The book has received a lot of attention because of its racy details about the affair, the crumbling Edwards marriage and the candidate’s efforts to keep the paternity of his child with the mistress hidden. John Edwards finally admitted last week that he was the father of the girl, who is now almost 2 years old….

I said good riddance to Permasmile back in August 2008, but now we have stories of Gumpian boxes of chocolates. The man’s political career is over, but he just won’t go the fuck away.

Oh, well; as I noted back in August 2008, at least Baby Daddy Permasmile seems to have proved wrong Ann Cunter, who once called him a “faggot.”

Now, all of a sudden, ending discrimination against non-heterosexuals in the U.S. military is a priority of the Obama administration.

It wasn’t that long ago that we dykes and faggots were told that the nation has more pressing issues, that we’d just have to wait.

Why now, then?

I’m thinking that Team Obama wants a progressive win in order to get its base fired up again, and this probably is the quickest and easiest win that Team Obama can achieve within the near future. (Much easier than, oh, say, real health care reform….)

I don’t know why anyone, heterosexual or non-heterosexual, would want to join the U.S. military when the U.S. military hasn’t been about actually defending the nation from actual threats since — when? World War II?

If you have two brain cells to rub together, it will be clear to you that the U.S. military these days primarily is about funneling billions and billions of our tax dollars to the fat cats legally via the military-industrial complex’s perpetual war machine.

The military-industrial complex is about killing innocent individuals in foreign lands, ensuring that the United States is hated around the world, giving the military-industrial complex a constant supply of “enemies,” real or imagined, an excuse for its continued bloated-beyond-belief existence.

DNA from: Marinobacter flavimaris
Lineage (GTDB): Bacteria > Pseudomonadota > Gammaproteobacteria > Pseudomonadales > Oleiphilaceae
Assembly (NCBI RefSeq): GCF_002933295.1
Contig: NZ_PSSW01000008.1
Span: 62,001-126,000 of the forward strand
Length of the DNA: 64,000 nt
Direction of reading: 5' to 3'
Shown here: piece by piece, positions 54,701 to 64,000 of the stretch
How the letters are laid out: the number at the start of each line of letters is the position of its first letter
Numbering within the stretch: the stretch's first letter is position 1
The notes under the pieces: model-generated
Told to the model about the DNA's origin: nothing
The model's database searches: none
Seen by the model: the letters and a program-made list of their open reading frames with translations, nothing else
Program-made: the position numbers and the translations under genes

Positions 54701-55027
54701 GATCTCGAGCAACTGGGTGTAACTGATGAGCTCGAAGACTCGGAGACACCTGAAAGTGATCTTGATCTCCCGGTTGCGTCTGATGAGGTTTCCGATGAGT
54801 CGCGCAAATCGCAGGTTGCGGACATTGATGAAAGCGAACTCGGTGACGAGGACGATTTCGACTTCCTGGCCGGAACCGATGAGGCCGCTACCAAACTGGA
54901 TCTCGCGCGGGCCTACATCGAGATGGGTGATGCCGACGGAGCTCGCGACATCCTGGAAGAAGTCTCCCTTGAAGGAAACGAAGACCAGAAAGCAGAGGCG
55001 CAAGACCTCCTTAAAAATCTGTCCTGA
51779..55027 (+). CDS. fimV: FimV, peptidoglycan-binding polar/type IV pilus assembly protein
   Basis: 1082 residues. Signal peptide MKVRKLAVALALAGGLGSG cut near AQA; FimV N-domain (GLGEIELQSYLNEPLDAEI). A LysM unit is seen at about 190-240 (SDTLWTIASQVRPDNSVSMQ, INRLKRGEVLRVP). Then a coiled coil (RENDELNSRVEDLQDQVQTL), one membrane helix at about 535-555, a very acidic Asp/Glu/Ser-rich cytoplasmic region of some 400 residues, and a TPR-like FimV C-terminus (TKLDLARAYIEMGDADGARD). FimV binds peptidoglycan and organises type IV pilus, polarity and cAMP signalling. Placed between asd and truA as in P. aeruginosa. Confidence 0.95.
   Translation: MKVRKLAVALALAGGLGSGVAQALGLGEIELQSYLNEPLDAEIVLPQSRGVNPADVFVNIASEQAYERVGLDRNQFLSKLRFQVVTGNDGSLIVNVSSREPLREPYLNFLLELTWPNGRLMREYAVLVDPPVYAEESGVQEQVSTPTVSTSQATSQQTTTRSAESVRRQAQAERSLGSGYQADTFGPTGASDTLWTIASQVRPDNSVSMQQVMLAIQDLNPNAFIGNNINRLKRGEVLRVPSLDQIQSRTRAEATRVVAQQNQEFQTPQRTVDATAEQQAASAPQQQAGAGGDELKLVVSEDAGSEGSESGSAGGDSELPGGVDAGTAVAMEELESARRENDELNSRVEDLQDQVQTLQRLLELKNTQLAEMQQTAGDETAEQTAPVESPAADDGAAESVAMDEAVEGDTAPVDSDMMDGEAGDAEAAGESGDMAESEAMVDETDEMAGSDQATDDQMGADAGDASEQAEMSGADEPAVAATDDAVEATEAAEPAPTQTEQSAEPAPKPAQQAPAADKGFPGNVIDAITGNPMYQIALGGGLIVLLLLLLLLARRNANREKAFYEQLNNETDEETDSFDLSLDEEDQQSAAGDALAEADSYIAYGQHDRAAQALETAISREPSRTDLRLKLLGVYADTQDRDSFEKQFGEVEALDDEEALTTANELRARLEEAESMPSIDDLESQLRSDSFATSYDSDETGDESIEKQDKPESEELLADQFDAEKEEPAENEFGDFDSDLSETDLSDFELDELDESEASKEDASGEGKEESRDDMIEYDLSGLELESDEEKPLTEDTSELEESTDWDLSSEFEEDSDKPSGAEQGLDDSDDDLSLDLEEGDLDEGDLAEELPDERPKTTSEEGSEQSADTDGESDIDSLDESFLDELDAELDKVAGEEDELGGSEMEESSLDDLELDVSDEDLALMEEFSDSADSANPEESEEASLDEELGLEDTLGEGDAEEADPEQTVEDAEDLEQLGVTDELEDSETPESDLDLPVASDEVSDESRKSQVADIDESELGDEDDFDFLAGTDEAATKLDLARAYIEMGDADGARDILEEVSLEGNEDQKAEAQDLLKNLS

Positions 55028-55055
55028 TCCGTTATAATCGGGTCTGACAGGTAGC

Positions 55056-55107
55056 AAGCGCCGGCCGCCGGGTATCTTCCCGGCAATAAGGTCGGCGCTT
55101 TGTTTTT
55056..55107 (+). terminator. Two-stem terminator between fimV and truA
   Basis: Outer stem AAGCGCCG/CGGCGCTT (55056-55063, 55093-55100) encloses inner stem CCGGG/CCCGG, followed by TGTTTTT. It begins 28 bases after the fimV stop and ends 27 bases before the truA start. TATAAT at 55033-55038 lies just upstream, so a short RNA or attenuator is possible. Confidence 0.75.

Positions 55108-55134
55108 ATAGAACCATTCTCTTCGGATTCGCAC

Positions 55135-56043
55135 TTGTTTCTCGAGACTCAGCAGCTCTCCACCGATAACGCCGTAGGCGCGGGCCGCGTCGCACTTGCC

“National security” — what fucking Orwellian bullshit. Yeah, to steal billions upon billions of dollars from us, they have to tell us that it’s for our own good (health care, by contrast, is bad for us). Fucking traitors is what they are.

But I digress. My point is: Why do gay men want to waste their gifts that they have to give the world on the military-industrial complex?

OK, for lesbians I can see the attraction of the military, I guess, but for gay men? [Insert dropping-soap-in-shower joke here…]

Still, discrimination based upon sexual orientation in any sphere is wrong, and equal human and civil rights in the U.S. military, such as the U.S. military is, is another step toward equal human and civil rights for non-heterosexuals throughout the United States in all spheres of the nation.

And it’s about time that the Obama administration accomplish something, for fuck’s sake.

P.S. The Repugnicans are arguing that we can’t change the U.S. military’s current policy of discriminating against non-heterosexuals while we’re still fighting in the Middle East.

Oh, fuck them.